This person is also involved in another criminal case as well:
Case of Polevodov and Kim in Khabarovsk
Updated: June 20, 2024
Name: Field breeders Nikolay Yuryevich
Date of Birth: February 10, 1970
Current status: defendant
Articles of Criminal Code of Russian Federation: 282.2 (1)
Time spent in prison: 2 day in a temporary detention facility, 63 day in a pre-trial detention, 200 day Under house arrest

Biography

On November 10, in Khabarovsk, riot police broke into a friendly party at a local café and arrested several local residents, including Nikolai Polevodov. A case was opened against them under Article 282.2 (extremism), and Nikolay ended up in a pre-trial detention center. What is known about him?

Nikolay Polevodov was born in 1970 into a non-religious family. As a child, he loved to read, especially history books. After graduating from school, he was educated as an electrician and worked in his profession for a long time. He considered himself a convinced atheist, but was keenly interested in questions of life. One day he learned from a school friend that there was irrefutable evidence for the existence of God and the reliability of the Bible. Thoughtful reading of this book prompted him to reconsider his life, give up bad habits and devote his life to serving God. This happened in 1995. Then he married Tatiana, who worked as a teacher, and they had a son.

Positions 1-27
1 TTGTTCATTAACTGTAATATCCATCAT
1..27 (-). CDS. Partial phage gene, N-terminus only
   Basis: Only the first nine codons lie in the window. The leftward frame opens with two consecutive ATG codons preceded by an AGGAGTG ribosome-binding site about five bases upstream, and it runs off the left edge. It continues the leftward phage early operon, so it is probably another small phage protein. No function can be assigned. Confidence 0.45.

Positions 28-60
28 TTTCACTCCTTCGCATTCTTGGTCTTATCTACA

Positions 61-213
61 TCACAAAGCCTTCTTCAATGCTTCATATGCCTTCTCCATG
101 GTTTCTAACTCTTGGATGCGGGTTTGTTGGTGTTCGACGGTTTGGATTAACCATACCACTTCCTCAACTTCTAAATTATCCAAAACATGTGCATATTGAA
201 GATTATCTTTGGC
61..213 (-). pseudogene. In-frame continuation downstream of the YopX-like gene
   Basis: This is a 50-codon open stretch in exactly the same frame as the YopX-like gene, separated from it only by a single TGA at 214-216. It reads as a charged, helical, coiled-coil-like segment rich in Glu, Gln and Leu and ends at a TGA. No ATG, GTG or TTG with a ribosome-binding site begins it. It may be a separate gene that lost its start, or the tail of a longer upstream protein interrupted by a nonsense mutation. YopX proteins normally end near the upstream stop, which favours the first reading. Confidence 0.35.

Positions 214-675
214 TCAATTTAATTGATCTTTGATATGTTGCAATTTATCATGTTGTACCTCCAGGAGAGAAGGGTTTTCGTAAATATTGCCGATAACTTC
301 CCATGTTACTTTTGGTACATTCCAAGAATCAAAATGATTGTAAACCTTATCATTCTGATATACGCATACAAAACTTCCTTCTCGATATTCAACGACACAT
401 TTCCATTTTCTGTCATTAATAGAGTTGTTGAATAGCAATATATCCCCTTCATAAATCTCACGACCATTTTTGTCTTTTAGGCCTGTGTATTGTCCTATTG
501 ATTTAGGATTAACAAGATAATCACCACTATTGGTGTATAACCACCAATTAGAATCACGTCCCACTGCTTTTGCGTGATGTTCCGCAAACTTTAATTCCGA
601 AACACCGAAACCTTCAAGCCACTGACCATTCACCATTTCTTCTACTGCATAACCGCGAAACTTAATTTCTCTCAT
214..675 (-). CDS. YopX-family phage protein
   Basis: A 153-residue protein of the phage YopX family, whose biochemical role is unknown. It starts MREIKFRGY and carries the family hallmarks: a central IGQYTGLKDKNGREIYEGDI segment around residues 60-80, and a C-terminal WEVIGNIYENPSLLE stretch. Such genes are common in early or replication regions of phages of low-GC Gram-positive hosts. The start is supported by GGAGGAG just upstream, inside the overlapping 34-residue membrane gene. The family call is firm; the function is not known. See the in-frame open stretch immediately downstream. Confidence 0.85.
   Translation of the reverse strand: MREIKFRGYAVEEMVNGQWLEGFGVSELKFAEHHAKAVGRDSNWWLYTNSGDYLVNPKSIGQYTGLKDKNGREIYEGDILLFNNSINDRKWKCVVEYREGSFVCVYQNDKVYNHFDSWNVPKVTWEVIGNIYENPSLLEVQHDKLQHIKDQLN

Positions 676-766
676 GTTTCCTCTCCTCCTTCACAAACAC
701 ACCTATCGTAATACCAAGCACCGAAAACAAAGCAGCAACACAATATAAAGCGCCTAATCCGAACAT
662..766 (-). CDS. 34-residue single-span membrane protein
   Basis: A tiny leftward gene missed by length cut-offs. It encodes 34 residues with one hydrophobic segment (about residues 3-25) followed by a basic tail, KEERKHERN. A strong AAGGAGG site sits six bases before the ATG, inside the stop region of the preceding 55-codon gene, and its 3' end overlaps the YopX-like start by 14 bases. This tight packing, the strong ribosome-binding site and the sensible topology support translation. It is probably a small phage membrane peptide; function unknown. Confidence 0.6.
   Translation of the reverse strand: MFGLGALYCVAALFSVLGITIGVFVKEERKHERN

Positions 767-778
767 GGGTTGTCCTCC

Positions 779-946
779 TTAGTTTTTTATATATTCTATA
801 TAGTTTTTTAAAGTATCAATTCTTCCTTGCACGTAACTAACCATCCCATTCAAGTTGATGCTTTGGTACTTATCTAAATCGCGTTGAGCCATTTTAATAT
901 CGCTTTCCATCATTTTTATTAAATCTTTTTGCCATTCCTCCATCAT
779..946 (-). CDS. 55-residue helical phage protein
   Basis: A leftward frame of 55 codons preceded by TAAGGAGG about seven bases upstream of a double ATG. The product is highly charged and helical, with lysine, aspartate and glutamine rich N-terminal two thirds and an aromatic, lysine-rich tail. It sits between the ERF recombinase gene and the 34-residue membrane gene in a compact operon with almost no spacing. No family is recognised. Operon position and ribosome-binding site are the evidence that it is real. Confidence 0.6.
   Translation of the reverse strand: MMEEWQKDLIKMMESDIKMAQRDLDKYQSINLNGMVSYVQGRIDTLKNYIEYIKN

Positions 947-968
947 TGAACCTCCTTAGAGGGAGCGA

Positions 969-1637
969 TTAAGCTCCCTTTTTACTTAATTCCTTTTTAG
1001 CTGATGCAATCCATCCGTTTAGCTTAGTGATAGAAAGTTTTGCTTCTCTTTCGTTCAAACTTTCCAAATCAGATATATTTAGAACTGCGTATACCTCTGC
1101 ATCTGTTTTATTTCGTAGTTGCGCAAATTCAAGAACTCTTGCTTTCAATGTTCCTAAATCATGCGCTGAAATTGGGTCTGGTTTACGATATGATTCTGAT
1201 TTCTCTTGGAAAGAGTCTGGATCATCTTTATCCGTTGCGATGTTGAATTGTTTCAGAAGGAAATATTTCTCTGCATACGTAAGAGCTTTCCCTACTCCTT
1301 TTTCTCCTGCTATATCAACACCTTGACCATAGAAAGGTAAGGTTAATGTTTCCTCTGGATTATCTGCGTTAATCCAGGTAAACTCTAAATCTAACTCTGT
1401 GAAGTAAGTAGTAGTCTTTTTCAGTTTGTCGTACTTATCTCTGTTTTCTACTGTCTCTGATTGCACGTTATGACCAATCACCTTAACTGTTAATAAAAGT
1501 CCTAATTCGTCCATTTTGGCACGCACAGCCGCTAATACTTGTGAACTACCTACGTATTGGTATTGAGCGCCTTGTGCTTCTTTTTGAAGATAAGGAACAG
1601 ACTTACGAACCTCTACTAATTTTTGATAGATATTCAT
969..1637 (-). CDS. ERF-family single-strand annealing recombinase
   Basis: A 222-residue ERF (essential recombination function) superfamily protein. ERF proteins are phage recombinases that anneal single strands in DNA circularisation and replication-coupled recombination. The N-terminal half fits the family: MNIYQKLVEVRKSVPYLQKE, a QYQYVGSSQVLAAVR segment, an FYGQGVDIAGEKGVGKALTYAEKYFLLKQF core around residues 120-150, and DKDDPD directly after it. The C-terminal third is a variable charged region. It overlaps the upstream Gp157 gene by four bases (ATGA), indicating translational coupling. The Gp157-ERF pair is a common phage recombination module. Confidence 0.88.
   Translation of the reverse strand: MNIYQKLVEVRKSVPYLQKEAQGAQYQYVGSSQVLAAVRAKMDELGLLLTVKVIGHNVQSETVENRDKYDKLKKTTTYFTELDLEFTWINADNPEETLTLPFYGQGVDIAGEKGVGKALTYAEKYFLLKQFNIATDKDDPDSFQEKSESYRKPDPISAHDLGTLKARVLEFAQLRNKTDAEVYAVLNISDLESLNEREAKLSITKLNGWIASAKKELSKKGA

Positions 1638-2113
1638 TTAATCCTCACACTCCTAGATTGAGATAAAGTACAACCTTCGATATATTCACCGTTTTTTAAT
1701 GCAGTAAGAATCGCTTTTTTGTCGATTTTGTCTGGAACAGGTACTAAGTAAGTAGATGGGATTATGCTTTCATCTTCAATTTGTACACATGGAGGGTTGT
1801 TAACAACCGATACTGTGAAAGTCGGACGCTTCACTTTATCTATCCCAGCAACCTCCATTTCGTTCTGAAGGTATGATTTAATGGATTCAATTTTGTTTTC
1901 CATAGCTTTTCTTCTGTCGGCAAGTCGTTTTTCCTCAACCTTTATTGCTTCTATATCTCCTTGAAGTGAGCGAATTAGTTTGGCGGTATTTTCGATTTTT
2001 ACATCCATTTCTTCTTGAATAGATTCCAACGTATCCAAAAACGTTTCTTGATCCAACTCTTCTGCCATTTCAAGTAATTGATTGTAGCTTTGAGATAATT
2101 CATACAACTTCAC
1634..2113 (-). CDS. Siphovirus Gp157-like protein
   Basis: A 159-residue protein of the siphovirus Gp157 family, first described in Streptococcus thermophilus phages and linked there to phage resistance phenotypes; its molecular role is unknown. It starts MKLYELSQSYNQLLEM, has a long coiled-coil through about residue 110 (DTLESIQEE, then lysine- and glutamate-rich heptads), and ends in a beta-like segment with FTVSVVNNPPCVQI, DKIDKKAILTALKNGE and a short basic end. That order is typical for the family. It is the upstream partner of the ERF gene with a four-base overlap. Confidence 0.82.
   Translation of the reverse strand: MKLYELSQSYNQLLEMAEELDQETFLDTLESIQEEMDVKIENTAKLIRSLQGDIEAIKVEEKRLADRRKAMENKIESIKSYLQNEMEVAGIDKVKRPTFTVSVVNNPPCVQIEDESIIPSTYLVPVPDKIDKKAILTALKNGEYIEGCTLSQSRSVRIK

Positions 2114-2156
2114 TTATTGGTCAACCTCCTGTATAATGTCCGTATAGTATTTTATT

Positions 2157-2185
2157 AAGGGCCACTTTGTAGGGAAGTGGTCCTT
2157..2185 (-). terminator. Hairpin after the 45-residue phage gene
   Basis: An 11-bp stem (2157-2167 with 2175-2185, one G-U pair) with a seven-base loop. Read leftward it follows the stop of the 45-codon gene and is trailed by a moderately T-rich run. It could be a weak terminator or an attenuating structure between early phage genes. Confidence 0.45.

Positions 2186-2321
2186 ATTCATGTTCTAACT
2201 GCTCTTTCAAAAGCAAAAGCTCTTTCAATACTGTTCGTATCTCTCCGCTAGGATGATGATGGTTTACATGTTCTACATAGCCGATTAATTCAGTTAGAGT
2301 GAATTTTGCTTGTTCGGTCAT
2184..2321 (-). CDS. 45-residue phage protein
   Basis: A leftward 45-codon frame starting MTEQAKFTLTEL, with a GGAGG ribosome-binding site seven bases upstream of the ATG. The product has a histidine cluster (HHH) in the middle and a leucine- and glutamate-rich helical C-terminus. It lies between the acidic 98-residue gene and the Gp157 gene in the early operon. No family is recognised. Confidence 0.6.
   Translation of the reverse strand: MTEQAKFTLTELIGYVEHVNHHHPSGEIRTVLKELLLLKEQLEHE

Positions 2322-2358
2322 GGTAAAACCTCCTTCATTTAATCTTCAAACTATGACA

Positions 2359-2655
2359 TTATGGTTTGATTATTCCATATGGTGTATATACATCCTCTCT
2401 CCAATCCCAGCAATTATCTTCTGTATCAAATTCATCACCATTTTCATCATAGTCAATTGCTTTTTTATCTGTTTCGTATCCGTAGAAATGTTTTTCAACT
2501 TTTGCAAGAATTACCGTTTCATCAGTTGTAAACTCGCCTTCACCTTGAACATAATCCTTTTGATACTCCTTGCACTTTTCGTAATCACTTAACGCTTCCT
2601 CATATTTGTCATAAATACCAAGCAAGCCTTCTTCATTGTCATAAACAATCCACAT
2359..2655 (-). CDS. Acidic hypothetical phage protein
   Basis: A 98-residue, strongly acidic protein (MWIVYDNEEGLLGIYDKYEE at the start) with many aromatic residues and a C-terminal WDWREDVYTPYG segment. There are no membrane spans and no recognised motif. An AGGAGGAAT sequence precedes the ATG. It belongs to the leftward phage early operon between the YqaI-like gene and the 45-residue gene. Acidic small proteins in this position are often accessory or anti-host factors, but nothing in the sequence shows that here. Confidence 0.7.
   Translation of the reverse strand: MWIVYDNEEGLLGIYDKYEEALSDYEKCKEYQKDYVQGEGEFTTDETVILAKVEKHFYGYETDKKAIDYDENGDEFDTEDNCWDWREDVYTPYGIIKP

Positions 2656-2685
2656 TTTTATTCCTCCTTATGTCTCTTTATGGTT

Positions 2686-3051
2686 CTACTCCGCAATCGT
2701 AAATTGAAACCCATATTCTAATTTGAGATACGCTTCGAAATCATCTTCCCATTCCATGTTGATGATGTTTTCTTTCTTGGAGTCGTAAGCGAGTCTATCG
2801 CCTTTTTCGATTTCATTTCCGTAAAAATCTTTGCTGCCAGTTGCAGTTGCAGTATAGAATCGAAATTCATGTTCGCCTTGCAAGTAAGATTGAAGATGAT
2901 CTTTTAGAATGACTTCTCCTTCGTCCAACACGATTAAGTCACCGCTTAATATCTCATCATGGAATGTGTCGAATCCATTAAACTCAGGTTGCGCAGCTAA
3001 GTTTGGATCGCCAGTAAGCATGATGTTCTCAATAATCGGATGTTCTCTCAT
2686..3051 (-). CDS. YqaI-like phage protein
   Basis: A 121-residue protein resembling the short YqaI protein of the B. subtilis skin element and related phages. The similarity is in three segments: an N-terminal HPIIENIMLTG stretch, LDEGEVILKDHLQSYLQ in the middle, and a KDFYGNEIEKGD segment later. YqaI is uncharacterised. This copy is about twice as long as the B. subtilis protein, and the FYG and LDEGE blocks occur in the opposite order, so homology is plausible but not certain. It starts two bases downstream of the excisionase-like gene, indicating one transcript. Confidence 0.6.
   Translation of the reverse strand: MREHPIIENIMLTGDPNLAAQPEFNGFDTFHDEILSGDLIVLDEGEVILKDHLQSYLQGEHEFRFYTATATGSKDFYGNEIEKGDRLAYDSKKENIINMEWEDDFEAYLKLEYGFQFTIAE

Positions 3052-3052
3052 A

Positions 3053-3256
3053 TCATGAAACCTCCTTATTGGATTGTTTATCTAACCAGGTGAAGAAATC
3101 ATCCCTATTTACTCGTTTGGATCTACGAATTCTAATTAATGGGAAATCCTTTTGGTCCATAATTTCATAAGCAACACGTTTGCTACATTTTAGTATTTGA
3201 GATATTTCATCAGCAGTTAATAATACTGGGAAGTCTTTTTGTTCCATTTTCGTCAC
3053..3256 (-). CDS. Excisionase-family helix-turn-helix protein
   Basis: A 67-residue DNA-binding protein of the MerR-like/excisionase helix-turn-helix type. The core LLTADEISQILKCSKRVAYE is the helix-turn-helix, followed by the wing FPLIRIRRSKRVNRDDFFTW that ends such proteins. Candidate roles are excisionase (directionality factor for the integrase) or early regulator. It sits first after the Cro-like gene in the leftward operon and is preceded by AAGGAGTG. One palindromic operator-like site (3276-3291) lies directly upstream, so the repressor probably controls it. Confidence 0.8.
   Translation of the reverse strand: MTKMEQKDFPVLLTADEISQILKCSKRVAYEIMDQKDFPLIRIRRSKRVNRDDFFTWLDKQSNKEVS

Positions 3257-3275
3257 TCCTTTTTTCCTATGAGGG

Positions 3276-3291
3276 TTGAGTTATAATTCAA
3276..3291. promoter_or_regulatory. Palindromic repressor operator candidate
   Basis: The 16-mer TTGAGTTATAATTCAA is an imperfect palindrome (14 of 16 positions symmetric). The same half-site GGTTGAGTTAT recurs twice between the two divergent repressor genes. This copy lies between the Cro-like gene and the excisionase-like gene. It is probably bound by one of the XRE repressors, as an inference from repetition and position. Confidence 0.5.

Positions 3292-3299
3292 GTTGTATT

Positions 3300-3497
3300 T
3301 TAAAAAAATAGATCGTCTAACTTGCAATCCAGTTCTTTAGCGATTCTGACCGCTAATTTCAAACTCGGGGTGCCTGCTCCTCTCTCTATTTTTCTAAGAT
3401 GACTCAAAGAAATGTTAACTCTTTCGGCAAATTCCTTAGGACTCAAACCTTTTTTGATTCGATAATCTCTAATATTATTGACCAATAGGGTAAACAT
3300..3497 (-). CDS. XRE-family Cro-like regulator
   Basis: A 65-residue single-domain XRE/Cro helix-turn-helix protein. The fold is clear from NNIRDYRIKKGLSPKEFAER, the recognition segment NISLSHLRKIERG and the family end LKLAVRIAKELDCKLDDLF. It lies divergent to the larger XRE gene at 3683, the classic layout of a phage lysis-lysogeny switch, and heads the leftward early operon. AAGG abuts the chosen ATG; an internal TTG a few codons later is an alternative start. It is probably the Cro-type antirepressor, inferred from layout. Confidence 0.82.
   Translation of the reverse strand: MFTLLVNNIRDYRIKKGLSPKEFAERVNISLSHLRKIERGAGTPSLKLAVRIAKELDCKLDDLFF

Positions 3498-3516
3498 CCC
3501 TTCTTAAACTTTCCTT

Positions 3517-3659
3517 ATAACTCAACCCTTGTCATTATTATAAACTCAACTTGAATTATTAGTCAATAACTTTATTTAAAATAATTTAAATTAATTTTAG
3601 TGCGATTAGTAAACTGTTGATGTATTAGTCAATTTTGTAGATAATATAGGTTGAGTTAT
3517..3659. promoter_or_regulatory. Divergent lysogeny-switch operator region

Nikolay and Tatiana love to sing with a guitar, play sports in the open air, travel. Nicholas is known as a kind and sympathetic person, always ready to help in word and deed. His arrest was a real shock not only for his family, but also for friends and work colleagues who do not share his Christian beliefs. They cannot understand what extremist he has committed.

Case History

Khabarovsk civilians Nikolay Polevodov, Stanislav Kim, spouses Vitaliy and Tatyana Zhuk, Svetlana Sedova and Maya Karpushkina were under investigation after a riot police unit broke into a friendly party in a café in November 2018. Three men were sent to a pre-trial detention center, and later under house arrest. As a result, the Investigative Committee charged six of Jehovah’s Witnesses: the men with organizing the activities of an extremist organization, and the women with participating in it. The only reason for the charge was believing in Jehovah God and discussing the Bible with friends. 14 months of trials and 20 hearings in the court of first instance revealed the groundlessness of the accusation, and the case was returned to the prosecutor’s office. In December 2021, it went to court again. The defense noted the biased attitude of Judge Roman Chiskovskiy. The prosecutor requested 9 years in prison for three men and 5 years of suspended sentence for three women.